The Kepler K20[1] is made of SMX, which can be closest compared to CPU cores. Each SMX has its own cache, instruction dispatching units, memory interface. Kepler SMX (counting 14 on K20X) holds 192 single precision floating-point units, each of which can do a multiply-add in a single cycle (732MHz for the clock of the K20X). As a result, the announced peak performance is 3.95 Tflops. It also holds 64 double precision floating-point units, with same instruction throughput, announcing 1.31 Tflops.

Work distribution on a Kepler is organized in warps of 32 entries. Each thread within the same warp doing the same operation, with potential skipping, we can risk an analogy to CPU vector units (current AVX systems having 8 single precision entries). Each SMX has four Warp Schedulers with two Dispatch units each. Each warp can schedule up to two instructions per cycle[2].

Each SMX can run several contexts at the same time. This context distribution is somehow flexible, but is best performed if instructions are the same (note the single instruction cache per SMX). The total number of “threads” ran at the same time is up to 2048, that would count for 64 warps at the same time. Hiding latency of some operations (such as access to memory) requires a maximization of warps active at the same time.

Note the number of registers available is 2Mbits for each SMX, for a rough total of 26 Mbits for a K20c. This large register file has to be shared amongst the active warps, narrowing it down to 1024 bits per entry; that is 32 registers of 32 bits.

Memory bound or compute bound

One of the metrics we analyse is the ratio between compute raw performance and memory bandwidth. This provides, as an asymptotic behaviour, the number of operations that can be performed per memory operation. It helps defining the limit between memory-bound and compute-bound problems.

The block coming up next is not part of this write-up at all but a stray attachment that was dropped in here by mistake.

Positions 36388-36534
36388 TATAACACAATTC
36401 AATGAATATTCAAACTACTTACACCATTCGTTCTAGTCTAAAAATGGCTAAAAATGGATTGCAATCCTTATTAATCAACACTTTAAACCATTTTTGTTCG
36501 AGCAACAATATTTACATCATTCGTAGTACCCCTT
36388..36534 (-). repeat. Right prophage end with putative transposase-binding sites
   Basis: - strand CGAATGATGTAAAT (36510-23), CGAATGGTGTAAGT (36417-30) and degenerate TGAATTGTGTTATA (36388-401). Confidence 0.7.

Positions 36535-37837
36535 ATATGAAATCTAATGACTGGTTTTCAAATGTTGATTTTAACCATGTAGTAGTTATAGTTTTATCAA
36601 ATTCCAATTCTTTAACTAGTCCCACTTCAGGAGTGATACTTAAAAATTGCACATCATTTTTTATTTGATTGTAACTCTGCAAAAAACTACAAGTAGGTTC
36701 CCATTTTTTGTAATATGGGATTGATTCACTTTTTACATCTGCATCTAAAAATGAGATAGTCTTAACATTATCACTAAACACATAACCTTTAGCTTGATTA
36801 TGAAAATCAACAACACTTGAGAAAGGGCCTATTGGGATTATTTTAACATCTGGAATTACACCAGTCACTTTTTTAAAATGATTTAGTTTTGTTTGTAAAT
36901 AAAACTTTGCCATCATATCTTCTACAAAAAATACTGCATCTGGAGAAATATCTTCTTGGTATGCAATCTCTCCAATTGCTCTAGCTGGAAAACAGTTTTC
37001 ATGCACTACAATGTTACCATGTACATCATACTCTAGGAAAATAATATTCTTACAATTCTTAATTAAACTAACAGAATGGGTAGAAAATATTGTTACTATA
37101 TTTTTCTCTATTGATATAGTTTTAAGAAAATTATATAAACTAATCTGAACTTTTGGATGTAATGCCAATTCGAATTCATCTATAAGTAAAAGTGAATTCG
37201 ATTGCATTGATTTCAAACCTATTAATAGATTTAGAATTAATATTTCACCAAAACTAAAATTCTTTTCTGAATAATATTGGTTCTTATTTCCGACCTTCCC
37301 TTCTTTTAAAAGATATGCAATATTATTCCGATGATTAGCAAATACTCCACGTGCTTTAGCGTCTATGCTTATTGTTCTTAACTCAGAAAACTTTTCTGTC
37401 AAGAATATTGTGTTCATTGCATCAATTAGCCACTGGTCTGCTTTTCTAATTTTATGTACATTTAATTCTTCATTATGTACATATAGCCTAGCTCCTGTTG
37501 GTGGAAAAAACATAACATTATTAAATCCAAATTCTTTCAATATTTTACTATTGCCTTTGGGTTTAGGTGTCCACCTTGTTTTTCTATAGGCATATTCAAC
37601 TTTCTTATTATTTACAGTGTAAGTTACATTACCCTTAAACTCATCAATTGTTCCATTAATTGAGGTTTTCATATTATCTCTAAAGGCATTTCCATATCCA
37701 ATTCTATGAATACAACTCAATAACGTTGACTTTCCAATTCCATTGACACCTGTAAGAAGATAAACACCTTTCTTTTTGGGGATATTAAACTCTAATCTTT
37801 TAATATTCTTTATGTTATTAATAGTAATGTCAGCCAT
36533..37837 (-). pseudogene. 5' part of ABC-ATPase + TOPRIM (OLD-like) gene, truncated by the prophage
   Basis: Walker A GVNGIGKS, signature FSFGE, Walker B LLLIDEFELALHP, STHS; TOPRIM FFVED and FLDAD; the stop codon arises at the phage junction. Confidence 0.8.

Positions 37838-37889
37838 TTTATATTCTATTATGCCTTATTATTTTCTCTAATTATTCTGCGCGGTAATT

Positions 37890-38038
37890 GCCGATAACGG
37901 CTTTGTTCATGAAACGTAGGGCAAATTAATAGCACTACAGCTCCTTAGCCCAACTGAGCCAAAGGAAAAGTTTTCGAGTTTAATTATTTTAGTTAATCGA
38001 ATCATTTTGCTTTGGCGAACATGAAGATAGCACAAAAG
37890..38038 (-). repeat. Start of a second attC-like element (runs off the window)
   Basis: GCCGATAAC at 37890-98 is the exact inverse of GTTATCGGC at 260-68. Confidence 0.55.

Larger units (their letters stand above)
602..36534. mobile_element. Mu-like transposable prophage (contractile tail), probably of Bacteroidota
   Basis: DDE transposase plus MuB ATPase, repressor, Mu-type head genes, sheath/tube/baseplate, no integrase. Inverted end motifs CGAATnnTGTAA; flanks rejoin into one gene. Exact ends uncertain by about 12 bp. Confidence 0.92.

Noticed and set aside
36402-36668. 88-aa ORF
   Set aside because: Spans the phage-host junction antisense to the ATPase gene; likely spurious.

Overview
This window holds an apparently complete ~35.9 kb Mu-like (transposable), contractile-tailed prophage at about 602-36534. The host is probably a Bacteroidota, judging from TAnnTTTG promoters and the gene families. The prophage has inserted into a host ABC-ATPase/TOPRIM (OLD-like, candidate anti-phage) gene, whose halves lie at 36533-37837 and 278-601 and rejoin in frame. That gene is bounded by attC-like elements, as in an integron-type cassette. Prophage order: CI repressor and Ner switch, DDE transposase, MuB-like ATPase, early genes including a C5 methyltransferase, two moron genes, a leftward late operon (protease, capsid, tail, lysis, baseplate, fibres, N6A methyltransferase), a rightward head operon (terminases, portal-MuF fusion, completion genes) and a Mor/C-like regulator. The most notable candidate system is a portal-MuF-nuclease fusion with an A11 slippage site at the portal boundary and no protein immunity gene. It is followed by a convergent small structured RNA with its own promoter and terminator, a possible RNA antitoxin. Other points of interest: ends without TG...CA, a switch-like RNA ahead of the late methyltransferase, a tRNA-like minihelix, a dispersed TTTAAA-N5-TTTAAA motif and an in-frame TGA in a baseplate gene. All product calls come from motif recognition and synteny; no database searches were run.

Chip Bandwidth Single Precision Ratio Double Precision Ratio
K20C 208 3519 67.7 1173 45.1
K20X 250 3951 63.2 1317 42.1
K40 288 4291 59.6 1430 39.7

Bandwidth benchmark

We analyse the read bandwidth of the architecture, with two tests: ECC and no-ECC, depending on the criticity of the reliability of the memory.

Chip Peak ECC Ratio No-ECC Ratio
K20C 208 154.30 74.2% 184.99 88.9%
K20X 250 182.68 73.2 220.12 88.2%
K40 288 192.65 68.6% 217.29 81.0%

Note on madd and GFLOPS

Not every algorithm can make full use of the madd operation. In this document, we rather consider madd as another floating-point operation kind. Most architectures have one-cycle madd, or at least same cycle-count than add or mul; we thus consider it as a single flop. In that concern, the raw compute power of hardware is halved compared to marketing figures. Algorithms reconstructing multiply-add instructions based on evaluation graph are well spread in compilers.

Compute benchmark

For this benchmark, we use a Taylor expansion of the expm1 function. We know the number of operations, and no branching occurs.

Nvidia Kepler

On Kepler, there are 4 warp schedulers and 6 warp instruction units. Hence using more than 66.6% of the hardware requires the usage of Instruction Level Parallelism (ILP). This feature is not available programmatically, we rather need to provide the compiler and driver with opportunities to use it.

Chip Peak (SP) Single Precision ratio Peak (DP) Double Precision ratio
K20C 1760 1418 80.6% 586 540 92.2%
K20X 1968 1599 81.3% 656 591 90.1%
K40 2146 1608 74.9% 715 632 88.4%

Memory-Compute limit revisited

We finally revisit the first metric, with the achieved performances.

Chip Bandwidth Single Precision Ratio Double Precision Ratio
K20C 154.30 1418 37 540 28
K20X 182.68 1599 35 591 26
K40 197.65 1608 33 632 26

[2] “Furthermore, some degree of ILP in conjuction with TLP is required by Kepler GPUs in order to approach peak performance, since SMX’s warp scheduler issues one or two independent instructions from each of four warps per clock.” – from Kepler Tunig Guide